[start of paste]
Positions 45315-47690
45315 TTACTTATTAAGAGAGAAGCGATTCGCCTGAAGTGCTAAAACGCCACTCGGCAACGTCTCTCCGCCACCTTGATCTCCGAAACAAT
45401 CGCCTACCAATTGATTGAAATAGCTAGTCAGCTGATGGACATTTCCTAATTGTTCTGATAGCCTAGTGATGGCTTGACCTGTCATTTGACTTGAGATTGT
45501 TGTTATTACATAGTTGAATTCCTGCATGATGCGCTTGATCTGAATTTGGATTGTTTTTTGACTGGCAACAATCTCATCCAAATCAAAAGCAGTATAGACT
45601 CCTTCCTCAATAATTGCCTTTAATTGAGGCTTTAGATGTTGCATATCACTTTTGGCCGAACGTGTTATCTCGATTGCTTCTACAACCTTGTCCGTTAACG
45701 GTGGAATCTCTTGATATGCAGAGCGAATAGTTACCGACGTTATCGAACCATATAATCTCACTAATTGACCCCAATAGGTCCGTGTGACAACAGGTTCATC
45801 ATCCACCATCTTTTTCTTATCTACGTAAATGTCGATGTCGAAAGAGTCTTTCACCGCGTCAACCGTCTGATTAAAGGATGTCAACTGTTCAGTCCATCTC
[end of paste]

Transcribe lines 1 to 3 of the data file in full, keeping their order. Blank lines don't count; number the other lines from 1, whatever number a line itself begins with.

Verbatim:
Positions 45315-47690
45315 TTACTTATTAAGAGAGAAGCGATTCGCCTGAAGTGCTAAAACGCCACTCGGCAACGTCTCTCCGCCACCTTGATCTCCGAAACAAT
45401 CGCCTACCAATTGATTGAAATAGCTAGTCAGCTGATGGACATTTCCTAATTGTTCTGATAGCCTAGTGATGGCTTGACCTGTCATTTGACTTGAGATTGT